Photo by Mike Tinnion on Unsplash

I’ve fallen back several times in my writing here on the term – “narrative.” But what exactly do I mean by it?

I use this as a catch all term for the “current view” on something.

Narrative is the current story. Its the orthodox thinking of the day. The word on the street. The story we tell to make things make sense.

It’s the generally accepted view, opinion or understanding of something, particularly non scientific. It’s “just how it works.”

To borrow from postmodernist philosophers for a moment- in some areas, particularly sociology, there is often not “absolute truth” – but merely human opinion. And different people and different groups have different opinions and world views.

A muslim jihadist group from Syria will have a different view to a conservative christian church from America for example on the war in Iraq and Afghanistan.

But what I mean by “narrative” in general is both what a particular group view will be but also, the main stream, accepted view in any given society will be.

What is narrative of course changes over time and when I use the term, I’m normally talking about now (vs “narrative at the time”).

You can see “narrative” in all things humans may discuss. Whether it be events from long ago (the moon landings for example) or more recent (COVID19 or Brexit).

It also applies to our understanding on social aspects of life. For example, how we think and talk about homosexuality.

When it comes to gender and how we should treat people in accordance to it, the narrative, in the UK at least, is currently driven, primarily by fundamentalist feminist ideology.

Feminist ideology is, in turn, since at least the 60’s, using postmodernist ideology as a provider and basis to it’s ideas. Concepts from the likes of Michel Foucault and Jacques Derrida and Kimberlé Crenshaw (especially intersectionality) are used as “fuel” and the background to these ideas.

So, let me paint a picture of what I think narrative is in the UK as it relates to gender and this might give you a good view of what I mean.

I’m not saying here this is how I view things or that I agree with everything. I merely stating what I think is the accepted view by a large number of people, or the “feeling” you’d get from listening to music, watching TV shows or reading news articles.

Firstly, you need the background beliefs :-

  • society is just groups of people struggling for power over each other.
  • we should judge and treat people according to which group(s) they belong to.
  • there are “goodies” and “baddies”
  • there are those people who have more “power” and less “power”

A good/virtuous person sees the world this way and will do things to try and lift up those who don’t have power, or draw attention to it.

With this as a backdrop, in relation to gender, the narrative currently is that: –

  • Women are an oppressed, “minority” group within this picture
  • Women have ALWAYS been an oppressed group, in all ways, at all times
  • Women are STILL an oppressed group, in all ways, at all times
  • The oppressors of women are men
  • Men built society entirely (both physically and institutions) specifically with the intention of benefiting themselves and oppressing women. This is “patriarchy”
  • Men are generally bad, inherently evil and only exist to hurt, use or enslave women. Most things they do are in pursuit of this. Other times they are just dumb, stupid and ridiculous. They will hurt themselves in the pursuit of this end.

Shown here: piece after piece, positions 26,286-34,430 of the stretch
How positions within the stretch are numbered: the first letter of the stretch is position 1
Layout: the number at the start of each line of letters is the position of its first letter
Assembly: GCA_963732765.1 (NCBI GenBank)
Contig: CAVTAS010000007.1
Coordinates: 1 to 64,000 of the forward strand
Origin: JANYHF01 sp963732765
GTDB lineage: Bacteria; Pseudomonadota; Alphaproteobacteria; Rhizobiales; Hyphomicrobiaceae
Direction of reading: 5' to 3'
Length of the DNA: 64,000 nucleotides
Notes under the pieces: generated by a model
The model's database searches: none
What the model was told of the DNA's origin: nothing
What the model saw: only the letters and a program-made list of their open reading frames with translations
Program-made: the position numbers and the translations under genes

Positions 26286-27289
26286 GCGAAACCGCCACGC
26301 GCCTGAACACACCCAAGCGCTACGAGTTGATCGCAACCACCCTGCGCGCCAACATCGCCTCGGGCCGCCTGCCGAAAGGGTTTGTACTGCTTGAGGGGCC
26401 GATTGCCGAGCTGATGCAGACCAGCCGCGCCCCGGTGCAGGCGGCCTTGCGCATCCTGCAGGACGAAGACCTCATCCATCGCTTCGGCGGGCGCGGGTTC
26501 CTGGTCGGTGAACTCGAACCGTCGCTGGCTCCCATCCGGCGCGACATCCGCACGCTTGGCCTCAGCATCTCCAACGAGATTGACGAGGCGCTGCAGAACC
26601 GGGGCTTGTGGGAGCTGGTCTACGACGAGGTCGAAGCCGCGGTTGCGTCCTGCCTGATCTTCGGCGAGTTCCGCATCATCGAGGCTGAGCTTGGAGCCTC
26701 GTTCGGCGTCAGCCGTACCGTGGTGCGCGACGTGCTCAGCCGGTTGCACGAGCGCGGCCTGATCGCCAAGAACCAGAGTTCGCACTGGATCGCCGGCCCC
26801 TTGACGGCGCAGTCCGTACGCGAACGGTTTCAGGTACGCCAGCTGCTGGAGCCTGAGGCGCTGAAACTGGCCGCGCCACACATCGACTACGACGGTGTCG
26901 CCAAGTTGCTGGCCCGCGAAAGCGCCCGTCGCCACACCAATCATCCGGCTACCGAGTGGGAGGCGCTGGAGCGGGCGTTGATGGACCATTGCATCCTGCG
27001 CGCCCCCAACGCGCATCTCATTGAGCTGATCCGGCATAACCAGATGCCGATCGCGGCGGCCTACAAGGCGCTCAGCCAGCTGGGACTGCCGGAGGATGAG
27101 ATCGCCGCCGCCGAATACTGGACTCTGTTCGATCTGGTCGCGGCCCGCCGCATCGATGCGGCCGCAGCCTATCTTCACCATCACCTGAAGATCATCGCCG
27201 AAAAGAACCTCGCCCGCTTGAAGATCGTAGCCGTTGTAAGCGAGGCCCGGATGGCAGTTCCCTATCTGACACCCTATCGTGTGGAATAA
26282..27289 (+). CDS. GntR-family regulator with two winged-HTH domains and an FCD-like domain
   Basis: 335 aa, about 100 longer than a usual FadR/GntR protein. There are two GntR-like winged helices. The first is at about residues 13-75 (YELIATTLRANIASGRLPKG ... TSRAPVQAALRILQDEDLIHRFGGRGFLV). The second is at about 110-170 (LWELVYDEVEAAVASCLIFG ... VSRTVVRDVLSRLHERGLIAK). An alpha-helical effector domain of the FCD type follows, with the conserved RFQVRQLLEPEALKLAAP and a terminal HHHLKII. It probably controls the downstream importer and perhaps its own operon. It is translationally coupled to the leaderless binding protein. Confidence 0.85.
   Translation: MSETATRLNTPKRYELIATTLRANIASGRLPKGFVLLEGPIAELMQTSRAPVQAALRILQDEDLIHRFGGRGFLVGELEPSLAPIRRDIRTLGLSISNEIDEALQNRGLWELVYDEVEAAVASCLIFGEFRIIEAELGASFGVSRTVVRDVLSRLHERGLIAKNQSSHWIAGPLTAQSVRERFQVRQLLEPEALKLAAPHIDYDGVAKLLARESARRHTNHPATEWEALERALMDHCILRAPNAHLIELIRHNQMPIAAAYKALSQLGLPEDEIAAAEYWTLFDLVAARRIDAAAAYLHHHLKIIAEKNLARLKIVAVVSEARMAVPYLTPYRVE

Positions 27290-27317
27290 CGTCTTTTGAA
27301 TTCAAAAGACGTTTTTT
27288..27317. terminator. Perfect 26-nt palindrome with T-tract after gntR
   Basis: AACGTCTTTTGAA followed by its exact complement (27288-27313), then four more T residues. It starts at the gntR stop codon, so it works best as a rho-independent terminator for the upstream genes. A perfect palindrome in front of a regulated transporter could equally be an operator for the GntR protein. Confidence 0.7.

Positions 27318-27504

• We don’t know which men are good or bad so we should expect all of them to be bad and treat them as such
  • Things would be better if more women were in charge of things
  • Women should be free to either embrace their traditional gender roles, or push back against them and step outside them.
  • Owing to this, we must think of women (and events/jobs/stories/things associated with them) as being both simultaneously strong and independent but also feminine, “pure” and “clean.”
  • We should do things that put more women in charge of things and give them better opportunities, chances and levels of “service” where we can in order to combat the aforementioned oppression.

It’ll be very rare that you’ll hear this spelled out crystal clearly in such terms. And you may read this yourself and think – “no I don’t agree!”

That’s because these ideas are rarely explicitly stated like this (outside of tiktok and twitter) . Instead, these ideas form the backdrop or the basis for stories, posts, discussions, media and general “understanding” you see and meet on a day to day basis.

Further, these things are held as factually true. When in reality, they are interpretations or opinions based on observations of society. Nothing more.

THIS is narrative.

Anything at all which serves to even question this, is automatically seen as misogynistic, old fashioned or wrong. Even simply trying to reframe these ideas is to be resisted.

Again, this is a core part of the post modernist element of feminism. It is not able to be falsified or criticised in any way. Any criticism against it, is merely evidence of it being correct.

A kafka trap in other words.

This is why, the existence of transgender people and their push for rights as become a real “hot knife through feminist butter.” But this is a topic for another article.

Keep your eyes and ears open as you go about your life. Listen not just to the words that you hear or read, but look under the surface and it won’t be long before narrative appears.

Just keep in mind, this wasn’t always the narrative and it won’t always be like this in future.

This is merely, a current phase we are passing through in cultural belief. This can help us not only identify what is going on in any argument or presentation of idea- but also help us understand the transient nature of it.